As the holiday season draws to a close, many of us start to think about how to eat more healthfully in the New Year and perhaps try and lose those few extra pounds that might have crept up on us over the holidays. If healthy eating and cooking are on your list of New Year’s Resolutions, the NakedTruthNutritionist and EdibleNature are here to help you at every turn.
Whether you’re looking for organic bulk spices, natural supplements or the best advice on how to cook healthy weekday meals, we are here to help.
Make 2014 the Year of the Healthy, New You!
A recent Stanford analysis confirmed that in comparison with conventional food, organic food has significantly lower pesticide levels, lower multidrug-resistant bacteria levels, and higher beneficial fat levels. In my book, that’s a pretty good case that organic food is healthier.
The antioxidant content of oregano is higher than that of blueberries. Oregano has four times the antioxidant activity of blueberries, 12 times that of oranges and 42 times that of apples.
LEMONY HERBAL TEA
This lovely, light tea is delicious as a warm after-dinner beverage. It’s also refreshing when iced — as is or combined with a fruity juice.
4 cups boiling water
2 tablespoons peppermint leaf
2 tablespoons raspberry leaf
4 tablespoons lemongrass
honey to taste (optional)
Place ingredients in pitcher and place in sun for 2-4 hours. Alternate method: Pour boiling water over herbs. Steep five minutes. Strain and serve. Sweeten with honey, if you like. Another option: Combine equal parts brewed tea with equal parts fruit juice (such as apple). Garnish with lemon and serve over ice. Safety Note: Lemongrass has not been proven safe for consumption during pregnancy.
Loaded with antibacterial compounds, fresh or dried thyme (Thymus vulgaris) is a cold-season powerhouse.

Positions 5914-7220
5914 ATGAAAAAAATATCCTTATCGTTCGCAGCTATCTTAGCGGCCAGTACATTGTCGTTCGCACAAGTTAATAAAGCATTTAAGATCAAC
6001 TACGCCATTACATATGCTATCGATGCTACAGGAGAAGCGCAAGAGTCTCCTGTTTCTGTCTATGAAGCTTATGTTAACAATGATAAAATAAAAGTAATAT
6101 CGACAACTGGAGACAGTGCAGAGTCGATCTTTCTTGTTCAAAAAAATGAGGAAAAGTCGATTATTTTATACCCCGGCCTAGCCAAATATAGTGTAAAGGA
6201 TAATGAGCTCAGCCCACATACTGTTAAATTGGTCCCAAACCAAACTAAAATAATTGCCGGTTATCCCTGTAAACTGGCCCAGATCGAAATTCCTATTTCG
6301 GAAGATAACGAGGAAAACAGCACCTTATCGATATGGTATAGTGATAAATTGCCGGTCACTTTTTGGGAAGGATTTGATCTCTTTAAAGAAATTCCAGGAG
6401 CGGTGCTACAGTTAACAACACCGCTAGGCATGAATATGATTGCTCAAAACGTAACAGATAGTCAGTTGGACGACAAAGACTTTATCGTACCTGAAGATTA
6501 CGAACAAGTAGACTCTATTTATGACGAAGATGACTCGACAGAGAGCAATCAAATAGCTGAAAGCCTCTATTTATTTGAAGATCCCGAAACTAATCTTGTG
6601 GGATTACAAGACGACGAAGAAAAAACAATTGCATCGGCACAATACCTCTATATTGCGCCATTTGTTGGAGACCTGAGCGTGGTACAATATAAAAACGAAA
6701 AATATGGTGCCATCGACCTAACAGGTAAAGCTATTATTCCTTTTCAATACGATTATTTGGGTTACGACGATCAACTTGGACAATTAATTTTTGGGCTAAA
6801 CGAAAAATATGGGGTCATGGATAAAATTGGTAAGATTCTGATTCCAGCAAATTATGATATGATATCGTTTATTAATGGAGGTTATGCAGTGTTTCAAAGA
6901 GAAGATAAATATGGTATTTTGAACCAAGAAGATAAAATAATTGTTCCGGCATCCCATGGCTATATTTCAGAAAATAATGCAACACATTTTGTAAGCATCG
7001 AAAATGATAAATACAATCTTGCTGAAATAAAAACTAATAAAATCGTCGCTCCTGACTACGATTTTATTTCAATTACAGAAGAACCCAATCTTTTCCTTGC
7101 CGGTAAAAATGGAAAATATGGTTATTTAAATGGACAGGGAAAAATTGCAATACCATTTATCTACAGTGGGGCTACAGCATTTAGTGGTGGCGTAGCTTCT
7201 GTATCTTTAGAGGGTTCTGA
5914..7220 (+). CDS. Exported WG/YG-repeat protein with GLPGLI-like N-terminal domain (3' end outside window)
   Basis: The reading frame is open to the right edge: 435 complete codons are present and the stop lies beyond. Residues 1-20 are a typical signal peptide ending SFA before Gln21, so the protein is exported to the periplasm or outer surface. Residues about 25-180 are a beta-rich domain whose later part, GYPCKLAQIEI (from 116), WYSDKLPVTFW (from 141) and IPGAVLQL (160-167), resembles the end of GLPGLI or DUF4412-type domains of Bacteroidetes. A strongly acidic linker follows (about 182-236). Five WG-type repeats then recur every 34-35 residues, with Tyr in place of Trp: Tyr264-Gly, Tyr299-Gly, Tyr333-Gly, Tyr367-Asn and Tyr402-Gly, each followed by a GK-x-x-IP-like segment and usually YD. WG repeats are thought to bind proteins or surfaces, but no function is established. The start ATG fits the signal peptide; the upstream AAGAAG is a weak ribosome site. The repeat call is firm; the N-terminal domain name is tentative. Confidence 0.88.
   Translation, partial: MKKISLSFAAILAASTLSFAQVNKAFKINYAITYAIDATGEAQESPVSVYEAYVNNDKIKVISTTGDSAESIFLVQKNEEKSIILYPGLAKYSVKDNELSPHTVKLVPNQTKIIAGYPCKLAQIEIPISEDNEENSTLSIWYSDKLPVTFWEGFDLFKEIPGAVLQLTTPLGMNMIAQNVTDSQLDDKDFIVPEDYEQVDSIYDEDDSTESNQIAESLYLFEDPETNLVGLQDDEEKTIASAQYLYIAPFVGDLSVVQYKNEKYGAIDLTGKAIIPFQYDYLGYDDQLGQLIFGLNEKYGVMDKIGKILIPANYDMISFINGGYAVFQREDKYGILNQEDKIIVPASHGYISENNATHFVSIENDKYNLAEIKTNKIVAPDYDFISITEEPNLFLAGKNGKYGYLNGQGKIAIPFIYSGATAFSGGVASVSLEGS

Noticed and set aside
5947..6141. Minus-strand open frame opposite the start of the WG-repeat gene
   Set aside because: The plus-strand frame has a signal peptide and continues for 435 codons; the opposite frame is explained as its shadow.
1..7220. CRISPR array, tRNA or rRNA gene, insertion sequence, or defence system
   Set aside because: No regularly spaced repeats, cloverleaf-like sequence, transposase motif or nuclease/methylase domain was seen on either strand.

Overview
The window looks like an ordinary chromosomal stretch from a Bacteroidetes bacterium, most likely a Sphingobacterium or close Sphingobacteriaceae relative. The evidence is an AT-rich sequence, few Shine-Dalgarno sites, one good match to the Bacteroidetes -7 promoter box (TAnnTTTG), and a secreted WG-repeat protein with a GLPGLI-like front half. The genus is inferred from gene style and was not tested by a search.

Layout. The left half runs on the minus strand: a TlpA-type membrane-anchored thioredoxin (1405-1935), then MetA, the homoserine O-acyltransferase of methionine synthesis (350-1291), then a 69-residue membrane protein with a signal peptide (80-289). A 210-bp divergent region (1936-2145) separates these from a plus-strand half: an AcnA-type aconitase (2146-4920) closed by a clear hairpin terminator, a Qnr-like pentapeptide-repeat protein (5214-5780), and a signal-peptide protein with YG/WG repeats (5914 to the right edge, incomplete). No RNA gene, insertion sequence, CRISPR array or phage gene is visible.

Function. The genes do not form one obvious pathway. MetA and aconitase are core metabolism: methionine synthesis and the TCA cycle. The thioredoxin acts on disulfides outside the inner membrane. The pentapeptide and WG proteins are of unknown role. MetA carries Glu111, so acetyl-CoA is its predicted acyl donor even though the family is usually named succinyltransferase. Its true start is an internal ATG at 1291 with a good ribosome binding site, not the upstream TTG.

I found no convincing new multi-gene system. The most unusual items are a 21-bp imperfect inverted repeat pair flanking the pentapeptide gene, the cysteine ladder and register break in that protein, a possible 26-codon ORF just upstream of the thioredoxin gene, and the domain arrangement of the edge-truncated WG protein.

How to use: Use fresh or dried thyme in stews and soups. To make a steam, pour near-boiling water into a pot. Add a pinch of fresh or dried thyme, turn off heat, and create a tent by draping a towel over your head and the pot. Breathe in steam for five minutes.
For those times when you can’t get fresh herbs, keep dried thyme, sage, and oregano on hand to boost the flavor of nearly any dish. To maximize dried herbs‘ potential, don’t skimp on price, and replace every four to six months.
Revitalize on a scorching summer day with a spritz of this refreshing herbal spray. This one’s good for oily skin, which can feel especially overactive on a hot day.
- 1 cup water
- 1/2 cup apple cider vinegar
- 2 tablespoons (total) of any of the following: nettle leaf, parsley leaf, peppermint, rose flowers and petals, rosemary leaf, sage leaf, yarrow
Boil water, then pour over 1 tablespoon of the herbs. Steep for 20 minutes, then strain. Combine with the vinegar and place in a spray bottle. Store in the refrigerator, to keep fresh and for extra vim!
For nourishing refreshment, nothing quenches better—or is easier to prepare—than herbal iced tea. Make your own with the help of the sun. Use your favorite herbs alone or in combination. Drink them plain or sweetened, or mixed with juices, sparkling waters, or natural sodas.
Citrus Hibiscus – This colorful beverage brings a vacation on the beach to mind.
1 tsp. peppermint 2 cups water
1 tsp. rosehips 1 cup orange juice
1 tsp. orange peel 1 cup cold sparkling water
2 tsp. hibiscus 2 Tbsp. honey (or to taste)
2 tsp. lemongrass
Steep peppermint, rosehips, orange peel, hibiscus, and lemongrass in the two cups of water. Strain. Add orange juice and refrigerate. When ready to serve, pour over ice cubes and add a splash of sparkling water to each glass. Sweeten if desired. Find ready to steep teas and use the natural steeping power of the sun
Place whole bay leaves on your pantry shelves to keep invaders out of your grains. Dried mullein was once used in barns to keep mice away from grains. Try it, or peppermint, in your pantry.
Sprinkle catnip, pennyroyal, or peppermint in your kitchen cupboards (or behind cabinets) to discourage ants and other kitchen-crawling insects. You might even leave a trail of herbs across an especially problem-atic kitchen counter. Find herbs here: http://www.ediblenature.com/store/c/34052-Holistic-Craft-Herbs.html